Kogan Disappears: Is Microsoft Vengeful Or Just Crap?
If you’re looking for Kogan via a search engine, I sure hope you’re not using Bing because the online retailer alleges Microsoft has omitted his store from its organic search results.
Last month, Kogan announced it would tax web browsers who used Internet Explorer 7 as it was inefficient and costly to program for. According to the CourierMail, he referred to the browser as antiquated and “long passed its use-by date.”
Searching Kogan through Bing will generate Kogan’s Facebook and Wikipedia pages, but the official Kogan store (Kogan.com) is nowhere to be found.
Whereas only a minority of people use Internet Explorer 7, Microsoft’s search engine can be accessed through any browser across multiple devices.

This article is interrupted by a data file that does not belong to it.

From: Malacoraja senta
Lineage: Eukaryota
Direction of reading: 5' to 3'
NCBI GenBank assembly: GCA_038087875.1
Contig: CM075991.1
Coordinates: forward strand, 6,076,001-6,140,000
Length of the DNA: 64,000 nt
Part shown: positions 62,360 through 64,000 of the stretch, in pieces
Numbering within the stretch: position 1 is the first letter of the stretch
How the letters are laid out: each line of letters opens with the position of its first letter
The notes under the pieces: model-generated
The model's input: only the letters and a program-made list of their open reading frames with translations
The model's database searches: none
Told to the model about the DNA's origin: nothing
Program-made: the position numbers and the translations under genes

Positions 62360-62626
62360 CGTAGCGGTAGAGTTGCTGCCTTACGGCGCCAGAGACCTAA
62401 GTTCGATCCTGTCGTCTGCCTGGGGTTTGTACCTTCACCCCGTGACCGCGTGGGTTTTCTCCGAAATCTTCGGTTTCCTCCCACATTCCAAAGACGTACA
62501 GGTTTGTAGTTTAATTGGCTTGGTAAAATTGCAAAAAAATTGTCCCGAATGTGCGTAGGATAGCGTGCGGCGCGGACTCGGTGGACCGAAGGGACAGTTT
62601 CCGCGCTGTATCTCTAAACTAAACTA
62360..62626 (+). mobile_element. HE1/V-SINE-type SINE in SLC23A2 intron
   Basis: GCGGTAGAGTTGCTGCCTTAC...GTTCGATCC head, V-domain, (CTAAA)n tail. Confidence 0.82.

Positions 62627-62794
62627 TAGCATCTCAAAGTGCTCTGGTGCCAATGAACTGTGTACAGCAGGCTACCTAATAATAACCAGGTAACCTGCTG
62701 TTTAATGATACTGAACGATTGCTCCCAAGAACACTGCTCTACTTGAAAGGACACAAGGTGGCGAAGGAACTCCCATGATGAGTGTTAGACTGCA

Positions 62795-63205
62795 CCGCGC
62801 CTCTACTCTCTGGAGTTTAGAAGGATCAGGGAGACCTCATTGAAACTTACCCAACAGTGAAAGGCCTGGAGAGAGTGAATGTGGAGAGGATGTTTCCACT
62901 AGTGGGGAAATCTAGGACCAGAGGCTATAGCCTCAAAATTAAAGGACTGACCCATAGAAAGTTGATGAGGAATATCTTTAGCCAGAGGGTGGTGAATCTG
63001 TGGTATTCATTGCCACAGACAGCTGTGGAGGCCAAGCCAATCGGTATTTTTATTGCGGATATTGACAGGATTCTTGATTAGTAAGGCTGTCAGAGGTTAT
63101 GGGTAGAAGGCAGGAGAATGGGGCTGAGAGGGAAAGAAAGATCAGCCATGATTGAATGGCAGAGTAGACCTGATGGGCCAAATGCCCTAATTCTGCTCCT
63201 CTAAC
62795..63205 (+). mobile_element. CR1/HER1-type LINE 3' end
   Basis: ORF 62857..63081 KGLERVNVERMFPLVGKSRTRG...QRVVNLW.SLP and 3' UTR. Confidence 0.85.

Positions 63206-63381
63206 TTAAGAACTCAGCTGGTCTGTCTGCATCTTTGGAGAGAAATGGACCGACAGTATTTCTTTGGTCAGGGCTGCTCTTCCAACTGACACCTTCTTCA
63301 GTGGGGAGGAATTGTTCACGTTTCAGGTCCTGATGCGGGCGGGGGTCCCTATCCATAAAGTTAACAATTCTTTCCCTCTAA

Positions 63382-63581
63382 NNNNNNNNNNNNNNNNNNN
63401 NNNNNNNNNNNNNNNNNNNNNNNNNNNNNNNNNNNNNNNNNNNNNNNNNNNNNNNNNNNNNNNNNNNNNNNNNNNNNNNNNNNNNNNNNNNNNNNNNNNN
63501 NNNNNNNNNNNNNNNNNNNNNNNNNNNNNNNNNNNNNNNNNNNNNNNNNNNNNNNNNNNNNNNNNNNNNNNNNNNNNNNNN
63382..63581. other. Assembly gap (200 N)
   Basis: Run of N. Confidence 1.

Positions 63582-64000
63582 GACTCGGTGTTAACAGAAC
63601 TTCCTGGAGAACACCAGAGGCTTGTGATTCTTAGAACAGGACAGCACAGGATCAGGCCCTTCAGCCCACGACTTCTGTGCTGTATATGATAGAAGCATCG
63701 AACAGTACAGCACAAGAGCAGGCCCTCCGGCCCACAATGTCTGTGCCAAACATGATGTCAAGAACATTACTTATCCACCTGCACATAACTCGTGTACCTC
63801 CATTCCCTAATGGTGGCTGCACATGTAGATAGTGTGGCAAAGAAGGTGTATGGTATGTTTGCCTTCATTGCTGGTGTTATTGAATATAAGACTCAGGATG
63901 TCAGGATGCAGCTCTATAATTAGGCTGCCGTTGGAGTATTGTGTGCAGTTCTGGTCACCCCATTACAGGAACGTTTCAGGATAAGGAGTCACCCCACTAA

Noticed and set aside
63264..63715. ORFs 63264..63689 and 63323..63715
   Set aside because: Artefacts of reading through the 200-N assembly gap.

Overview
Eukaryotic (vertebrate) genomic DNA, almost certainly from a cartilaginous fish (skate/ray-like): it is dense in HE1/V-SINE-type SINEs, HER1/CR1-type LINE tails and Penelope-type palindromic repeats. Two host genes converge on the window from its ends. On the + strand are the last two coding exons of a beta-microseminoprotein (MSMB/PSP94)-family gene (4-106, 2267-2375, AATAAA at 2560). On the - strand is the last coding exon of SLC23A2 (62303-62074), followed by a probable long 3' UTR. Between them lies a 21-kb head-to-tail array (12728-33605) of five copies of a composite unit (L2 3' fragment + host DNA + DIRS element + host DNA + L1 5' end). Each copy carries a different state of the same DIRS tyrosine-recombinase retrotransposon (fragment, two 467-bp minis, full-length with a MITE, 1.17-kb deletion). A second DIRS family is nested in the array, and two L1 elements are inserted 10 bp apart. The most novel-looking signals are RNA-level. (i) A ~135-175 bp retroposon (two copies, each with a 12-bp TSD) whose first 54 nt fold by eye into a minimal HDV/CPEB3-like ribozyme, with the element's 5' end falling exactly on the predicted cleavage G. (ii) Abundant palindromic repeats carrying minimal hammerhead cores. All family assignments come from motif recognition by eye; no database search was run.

“We never waged war against Microsoft over IE7, we simply wanted people to upgrade their web browsers – we even mentioned many times in the media how the latest versions of Internet Explorer comply with the latest web standards and are suitable browsers,” Kogan wrote.
“We hope Microsoft were not too offended by what we did with the IE7 tax and this is just a temporary glitch.”
A Microsoft spokesperson spoke to news.com.au and denied the search results were manually altered.
“The ranking of our results is done in automated manner through our algorithm which can sometimes lead to unexpected results,” the spokesperson said.
“We always work to maintain the integrity of our results to ensure that they are not editorialised; our results come from our algorithms not from humans. For example, if a site contains certain characters, words or phrases, that site may rank higher in a query for those words or phrases.
“As long as retailers follow Microsoft adCenter terms and conditions, then their results will go through the same automated manner.”
If Microsoft hasn’t altered its search results, it does raise concerns regarding the relevance of Bing results.
Although Kogan maintained a politically correct stance, even appeasing Microsoft at some times in his blog post, he couldn’t resist spruiking Google’s search engine, saying Google “prides itself on an objective search algorithm.”